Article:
You know, I’ve noticed a kind of trend in the collectible knife industry. There are, as you can probably imagine, several niche specific trademark weapon themes.

For instance, Every one will have, at one point or another, run onto the “Movie” themed blade, even if, as I have mentioned in previous posts, there was absolutely no call for a blade in the movie. In fact there are even some movies whose protagonists would never have touched a blade with a 100 foot, hyperspace extended, unobtanium pole, who still somehow manage to have swords made in their name. But I’m ranting now…

Anyway, other niche styles are the mean and practical (or at least practical looking ) fighting blades, which tend to be “Black Ronin/Ninja” styled. And then you have the more elegant and stylish types of “Fantasy” and hybrid fantasy/classical blades tend to follow the “Dragon” school of themed blade design.

Today we have an example of the “Crazy Fantasy blades inspired of nature” school of design, in which resides many of the most funky, impractical, wonky, and generally unusable blade designs, intended purely to showcase… Well, I guess you could call it “art” since that’s all it’s good for, but are basically freaky blades with a serious biomech fetish… Think reptiles, arachnids and H.R. Gieger…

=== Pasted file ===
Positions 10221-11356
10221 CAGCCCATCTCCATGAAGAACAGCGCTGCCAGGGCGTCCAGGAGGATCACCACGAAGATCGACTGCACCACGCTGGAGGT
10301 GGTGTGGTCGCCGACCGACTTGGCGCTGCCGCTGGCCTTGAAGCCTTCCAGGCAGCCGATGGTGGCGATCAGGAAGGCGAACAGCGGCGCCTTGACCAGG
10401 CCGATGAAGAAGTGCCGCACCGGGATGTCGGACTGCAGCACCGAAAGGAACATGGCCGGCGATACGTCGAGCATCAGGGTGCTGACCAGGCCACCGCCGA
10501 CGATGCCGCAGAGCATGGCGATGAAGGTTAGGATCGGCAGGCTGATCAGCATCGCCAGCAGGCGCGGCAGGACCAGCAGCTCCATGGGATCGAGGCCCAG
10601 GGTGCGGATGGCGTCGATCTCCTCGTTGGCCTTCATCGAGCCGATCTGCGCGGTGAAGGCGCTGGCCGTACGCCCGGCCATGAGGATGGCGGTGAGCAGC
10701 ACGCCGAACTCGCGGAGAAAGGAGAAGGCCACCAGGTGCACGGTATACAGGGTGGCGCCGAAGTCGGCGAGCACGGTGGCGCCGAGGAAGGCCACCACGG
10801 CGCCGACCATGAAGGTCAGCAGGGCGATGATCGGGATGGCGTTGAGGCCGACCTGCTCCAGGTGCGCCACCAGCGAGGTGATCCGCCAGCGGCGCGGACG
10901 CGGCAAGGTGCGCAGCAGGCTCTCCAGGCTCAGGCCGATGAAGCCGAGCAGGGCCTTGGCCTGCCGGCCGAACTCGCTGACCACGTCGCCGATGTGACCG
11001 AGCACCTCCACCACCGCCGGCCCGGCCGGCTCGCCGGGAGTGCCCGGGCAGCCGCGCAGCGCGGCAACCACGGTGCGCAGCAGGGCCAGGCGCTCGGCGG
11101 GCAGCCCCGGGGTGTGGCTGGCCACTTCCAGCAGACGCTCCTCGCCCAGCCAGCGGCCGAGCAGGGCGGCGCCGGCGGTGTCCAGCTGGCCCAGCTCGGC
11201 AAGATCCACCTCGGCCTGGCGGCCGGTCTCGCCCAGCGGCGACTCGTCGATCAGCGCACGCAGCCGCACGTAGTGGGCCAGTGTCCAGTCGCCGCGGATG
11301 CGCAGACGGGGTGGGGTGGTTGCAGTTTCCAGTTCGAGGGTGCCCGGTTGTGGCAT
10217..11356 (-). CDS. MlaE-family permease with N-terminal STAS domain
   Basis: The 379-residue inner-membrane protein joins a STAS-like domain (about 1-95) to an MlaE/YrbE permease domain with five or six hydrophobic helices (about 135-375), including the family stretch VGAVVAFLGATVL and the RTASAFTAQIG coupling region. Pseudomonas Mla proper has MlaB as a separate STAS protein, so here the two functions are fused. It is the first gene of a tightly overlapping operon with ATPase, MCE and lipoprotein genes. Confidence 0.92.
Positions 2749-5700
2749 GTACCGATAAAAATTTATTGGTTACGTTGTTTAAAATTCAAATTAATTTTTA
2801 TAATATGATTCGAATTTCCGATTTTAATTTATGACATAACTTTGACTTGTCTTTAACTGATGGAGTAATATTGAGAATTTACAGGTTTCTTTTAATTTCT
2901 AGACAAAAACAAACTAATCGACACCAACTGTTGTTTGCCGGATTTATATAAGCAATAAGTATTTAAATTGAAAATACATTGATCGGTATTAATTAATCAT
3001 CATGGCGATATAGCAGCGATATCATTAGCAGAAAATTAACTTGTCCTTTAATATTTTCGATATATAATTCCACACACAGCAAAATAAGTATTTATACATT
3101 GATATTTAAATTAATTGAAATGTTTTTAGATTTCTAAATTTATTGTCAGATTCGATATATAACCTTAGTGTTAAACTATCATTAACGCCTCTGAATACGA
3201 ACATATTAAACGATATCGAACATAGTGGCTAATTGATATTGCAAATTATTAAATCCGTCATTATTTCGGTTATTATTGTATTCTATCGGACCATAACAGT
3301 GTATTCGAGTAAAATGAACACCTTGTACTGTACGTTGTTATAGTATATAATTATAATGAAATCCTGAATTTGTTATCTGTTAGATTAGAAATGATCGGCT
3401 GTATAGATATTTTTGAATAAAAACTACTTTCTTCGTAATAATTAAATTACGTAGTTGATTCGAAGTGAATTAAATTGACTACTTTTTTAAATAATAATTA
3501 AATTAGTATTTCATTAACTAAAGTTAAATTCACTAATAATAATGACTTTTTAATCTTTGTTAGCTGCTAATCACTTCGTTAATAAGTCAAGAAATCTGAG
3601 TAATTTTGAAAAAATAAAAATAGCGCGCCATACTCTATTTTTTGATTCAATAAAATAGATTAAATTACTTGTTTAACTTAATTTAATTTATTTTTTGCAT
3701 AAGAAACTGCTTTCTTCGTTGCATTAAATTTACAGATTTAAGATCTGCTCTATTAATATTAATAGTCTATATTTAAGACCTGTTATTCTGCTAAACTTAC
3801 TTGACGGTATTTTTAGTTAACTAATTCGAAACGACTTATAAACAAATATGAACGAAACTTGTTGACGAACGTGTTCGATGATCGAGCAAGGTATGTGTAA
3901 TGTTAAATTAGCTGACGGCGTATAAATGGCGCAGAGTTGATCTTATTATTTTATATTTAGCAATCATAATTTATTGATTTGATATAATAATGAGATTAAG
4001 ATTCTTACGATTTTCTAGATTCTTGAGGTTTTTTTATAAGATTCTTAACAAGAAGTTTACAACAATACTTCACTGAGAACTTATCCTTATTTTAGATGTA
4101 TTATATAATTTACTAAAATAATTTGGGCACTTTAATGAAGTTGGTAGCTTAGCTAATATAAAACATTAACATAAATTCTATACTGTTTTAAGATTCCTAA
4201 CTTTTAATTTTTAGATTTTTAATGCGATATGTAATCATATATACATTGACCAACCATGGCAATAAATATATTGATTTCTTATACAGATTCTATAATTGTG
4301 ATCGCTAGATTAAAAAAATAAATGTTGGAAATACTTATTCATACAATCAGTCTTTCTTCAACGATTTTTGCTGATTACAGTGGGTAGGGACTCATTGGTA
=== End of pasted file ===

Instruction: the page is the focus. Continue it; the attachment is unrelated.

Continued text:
One of the most proliferous vaults in the hallowed halls of the biomech school of blade aesthetics is that of the arachnophile designer. Here we find all manner of freaky spider, scorpion, Horders/Spinets and even dragon scorpakes/snakions, themed fantasy blades, (who knew such things existed??!) most with absolutely impossible ergonomics, that exist only for the purpose of art for arts sake.

Today’s weapon is yet another dubious chip off the infamous Blade Legged Spider block, this time from the warped mind of Tom Anderson, and sporting perhaps the most futile attempt (evar!), at appearing practical:

The Turantula

Turantula

[view full size]

Yes, with a cool hip name like Turantula, who could possibly fault this… thing? I dunno. But I do know there has to be a reason other than art in order to find practical fault with things like this, and frankly not being the particularly artsy type… I’m at a loss…